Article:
By Esther Mann, LCSW
My husband and I have been best friends with Breindie and Moishe for quite a while. They were the first couple to invite us over for a Shabbos meal when we moved into the neighborhood—and, as they say, it was love at first sight. The four of us got on so well. None of us had ever experienced such a situation before, where all four parties appreciated each and every other individual.
It was just a given that Saturday nights we’d all run out together for a bite or something. Though we all have siblings, we felt closer than sisters and brothers.
Over the past few months, something strange has been going on. Breindie and Moishe always appeared to have an amazing marriage. We would know, since we spent so much time together. They treated each other with respect and kindness. Though I can’t complain about my marriage, I always felt that Moishe was a wonderful role model for my husband, Yitz. I think Yitz learned a thing or two from Moishe about how to be even more caring and calm. It was all good.
But it’s been obvious to us lately that something is going on between them. They seem to be constantly bickering with each other, rolling their eyes and behaving badly. They are almost unrecognizable as a couple. Somehow, though, with all that must be going on between them, they still want to go out together with us as much as before. Maybe even more.
Neither Breindie nor Moishe has offered us a clue about what is going on between them. Yitz and I are finding it very difficult to be around them. Besides the fact that it’s simply uncomfortable to watch their bad behavior, I find that once we get home, Yitz and I start fighting with one another. I’ll inevitably defend Breindie’s behavior and Yitz will defend Moishe’s. Before you know it, we’re fighting with each other!
Yitz and I realize that it’s not good for us to be around them anymore. But of course that’s hard to do, for so many reasons. We don’t want them to think we’re abandoning them during their difficult time. We also really like them and depend on them as our very best friends.
Where do we go from here? Do we pull away and hope they resolve their issues, and reenter their lives when that happens? Or do we just hang in there—grin and bear it and continue to show our support, even though it causes us hardship?
It sounds like you and Yitz find yourselves caught up in Breindie and Moishe’s conflict, without the benefit of knowing who, what, where, or when. What I find interesting is that your foursome is as close as close can be, and yet it appears as though there is very little sharing of the real story about what matters most—what might be causing the sudden change between Breindie and Moishe. Without this knowledge, it’s hard to know whether you and Yitz can be supportive in some way, offer advice, give comfort, etc. This fact makes your situation that much more confusing, besides the obvious discomfort.
Under these circumstances, I don’t think your options should be narrowed down to the two you mentioned—pulling away or continuing as if nothing is out of the ordinary. My first reaction to most things is to explore whether there is any possibility for meaningful dialogue. But it seems pretty clear that Breindie and Moishe are keeping their issues in their private vault, which is their prerogative. Nevertheless, you can stay alert, should Breindie or Moishe ever hint toward a desire to share.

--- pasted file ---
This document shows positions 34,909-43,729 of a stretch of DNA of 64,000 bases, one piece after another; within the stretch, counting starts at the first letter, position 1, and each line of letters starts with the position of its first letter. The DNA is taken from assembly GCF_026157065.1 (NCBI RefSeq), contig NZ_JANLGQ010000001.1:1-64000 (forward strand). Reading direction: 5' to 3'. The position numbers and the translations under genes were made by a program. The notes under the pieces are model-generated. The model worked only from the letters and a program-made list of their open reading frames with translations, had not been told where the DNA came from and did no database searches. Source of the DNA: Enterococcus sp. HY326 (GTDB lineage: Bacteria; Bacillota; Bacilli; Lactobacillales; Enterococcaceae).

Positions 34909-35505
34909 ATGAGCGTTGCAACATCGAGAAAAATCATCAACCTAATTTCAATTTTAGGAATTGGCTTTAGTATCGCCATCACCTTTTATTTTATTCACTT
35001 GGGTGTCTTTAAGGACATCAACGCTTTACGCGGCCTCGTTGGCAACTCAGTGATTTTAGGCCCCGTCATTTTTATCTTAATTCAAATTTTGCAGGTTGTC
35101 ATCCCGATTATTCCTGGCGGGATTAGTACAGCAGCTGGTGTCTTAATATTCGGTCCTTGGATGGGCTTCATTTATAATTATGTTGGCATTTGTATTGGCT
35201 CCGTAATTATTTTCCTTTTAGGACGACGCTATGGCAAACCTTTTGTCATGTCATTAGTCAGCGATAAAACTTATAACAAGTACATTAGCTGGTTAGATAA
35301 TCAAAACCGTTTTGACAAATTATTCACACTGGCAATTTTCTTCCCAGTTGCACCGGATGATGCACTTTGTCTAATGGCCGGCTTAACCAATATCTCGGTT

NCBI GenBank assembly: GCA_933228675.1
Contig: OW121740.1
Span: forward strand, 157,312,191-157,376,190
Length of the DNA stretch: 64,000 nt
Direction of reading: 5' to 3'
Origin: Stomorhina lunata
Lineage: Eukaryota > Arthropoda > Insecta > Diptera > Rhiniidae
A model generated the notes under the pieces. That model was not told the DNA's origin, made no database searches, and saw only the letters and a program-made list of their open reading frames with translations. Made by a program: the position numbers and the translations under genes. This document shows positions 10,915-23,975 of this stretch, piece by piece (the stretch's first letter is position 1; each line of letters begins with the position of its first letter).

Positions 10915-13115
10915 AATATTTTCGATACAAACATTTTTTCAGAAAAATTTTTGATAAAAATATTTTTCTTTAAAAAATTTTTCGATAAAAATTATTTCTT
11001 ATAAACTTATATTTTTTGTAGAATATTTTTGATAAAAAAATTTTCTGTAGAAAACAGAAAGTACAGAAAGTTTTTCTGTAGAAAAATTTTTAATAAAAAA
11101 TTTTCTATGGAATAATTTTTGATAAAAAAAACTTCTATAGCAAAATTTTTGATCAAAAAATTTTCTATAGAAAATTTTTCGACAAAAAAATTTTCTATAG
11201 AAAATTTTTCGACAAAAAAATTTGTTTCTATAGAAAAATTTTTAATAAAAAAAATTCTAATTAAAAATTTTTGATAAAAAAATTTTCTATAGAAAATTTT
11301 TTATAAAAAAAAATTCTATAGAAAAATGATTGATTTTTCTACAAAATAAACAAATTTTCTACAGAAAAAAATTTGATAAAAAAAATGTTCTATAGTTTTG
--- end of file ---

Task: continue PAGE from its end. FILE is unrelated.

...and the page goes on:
In the meantime, while you don’t want to drop them, particularly while they are going through such a rough patch, maybe you need to pull away just a little. Instead of going out with them every Saturday night, try every other Saturday night. That way, besides sparing yourselves the agony of being affected by their bickering, you and Yitz will have time to go out alone and focus on your relationship, taking care to keep it healthy and happy. Or you may want to get to know some other couples better.
What should you say to Breindie and Moishe, when you explain that you’d like to spend some alone time? Nothing wrong with the truth. You can say something like “It’s been a little intense with you guys lately, and we feel maybe it’s best for you two and for us to focus a bit more on our own relationships. We still love both of you and want to stay connected, but we also need a little more space right now.” And who knows—maybe this will create an opportunity for them to share a little, and then perhaps you and Yitz might have some helpful suggestions. Or, at the very least, you can suggest that they consider going for some couples’ therapy.
Additionally, when you do go out with them, it’s very important that you and Yitz make a pact with one another that neither of you are allowed to discuss Breindie and Moishe upon returning home. Not even a little! There is no reason why your relationship should be tarnished because of their difficulties.
In the interim, while Breindie and Moishe hopefully are sorting things out, you and Yitz should be working harder than ever to be kind and gentle with each other, since this development is clearly painful for all four of you.
Esther Mann, LCSW, is a psychotherapist in Hewlett. Esther works with individuals and couples. Together with Jennifer Mann, she also runs the “Navidaters.” She can be reached at email@example.com or 516-314-2295.